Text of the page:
Scientists at Rensselaer Polytechnic Institute have found that when just 10 percent of the population holds an unshakable belief, their belief will always be adopted by the majority of the society. The scientists, who are members of the Social Cognitive Networks Academic Research Center (SCNARC) at Rensselaer, used computational and analytical methods to discover the tipping point where a minority belief becomes the majority opinion. The finding has implications for the study and influence of societal interactions ranging from the spread of innovations to the movement of political ideals.What I don't understand is why, if this is true, there are so many issues in which the country appears to be evenly split. For example, more than 10% of Americans believe fervently in either the pro-life or pro-choice position on abortion. Yet the country seems to be evenly divided on the question. Likewise with Darwinian evolution. It seems certain that 10% of the population is strongly committed to Darwinism, but the majority of people in the country is not.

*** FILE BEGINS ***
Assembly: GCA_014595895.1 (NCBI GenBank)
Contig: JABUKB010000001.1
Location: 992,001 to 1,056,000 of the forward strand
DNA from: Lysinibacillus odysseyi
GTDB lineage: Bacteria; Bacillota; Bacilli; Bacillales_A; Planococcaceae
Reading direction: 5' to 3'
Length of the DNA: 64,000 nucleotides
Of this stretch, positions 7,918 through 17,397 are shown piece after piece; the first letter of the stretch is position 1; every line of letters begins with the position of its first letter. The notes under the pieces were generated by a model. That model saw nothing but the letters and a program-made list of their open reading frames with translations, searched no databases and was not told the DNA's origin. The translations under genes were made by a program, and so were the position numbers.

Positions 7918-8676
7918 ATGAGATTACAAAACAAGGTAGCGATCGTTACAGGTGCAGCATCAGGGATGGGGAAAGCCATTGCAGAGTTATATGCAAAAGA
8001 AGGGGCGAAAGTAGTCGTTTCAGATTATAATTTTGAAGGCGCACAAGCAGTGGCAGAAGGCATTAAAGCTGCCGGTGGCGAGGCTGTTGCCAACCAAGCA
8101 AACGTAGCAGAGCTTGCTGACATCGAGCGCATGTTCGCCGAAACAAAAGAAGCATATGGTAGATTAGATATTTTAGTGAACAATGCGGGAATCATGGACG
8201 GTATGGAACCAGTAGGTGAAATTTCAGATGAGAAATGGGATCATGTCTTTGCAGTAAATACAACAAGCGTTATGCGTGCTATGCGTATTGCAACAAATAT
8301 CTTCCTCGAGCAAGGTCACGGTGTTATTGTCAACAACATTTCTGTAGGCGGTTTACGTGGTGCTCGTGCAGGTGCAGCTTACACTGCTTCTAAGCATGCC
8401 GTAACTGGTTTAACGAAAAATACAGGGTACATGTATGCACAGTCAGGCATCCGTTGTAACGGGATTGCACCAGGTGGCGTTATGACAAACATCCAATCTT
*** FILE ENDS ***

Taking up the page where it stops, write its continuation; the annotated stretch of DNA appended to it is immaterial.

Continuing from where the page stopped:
"When the number of committed opinion holders is below 10 percent, there is no visible progress in the spread of ideas. It would literally take the amount of time comparable to the age of the universe for this size group to reach the majority," said SCNARC Director Boleslaw Szymanski, the Claire and Roland Schmitt Distinguished Professor at Rensselaer. "Once that number grows above 10 percent, the idea spreads like flame."
An important aspect of the finding is that the percent of committed opinion holders required to shift majority opinion does not change significantly regardless of the type of network in which the opinion holders are working. In other words, the percentage of committed opinion holders required to influence a society remains at approximately 10 percent, regardless of how or where that opinion starts and spreads in the society.This all seems counterintuitive, but perhaps not. Perhaps there's a kind of cultural critical mass at which point a new idea explodes through the society. The article offers some examples, none of which seems convincing, but perhaps readers can think of some historical examples which confirm this research.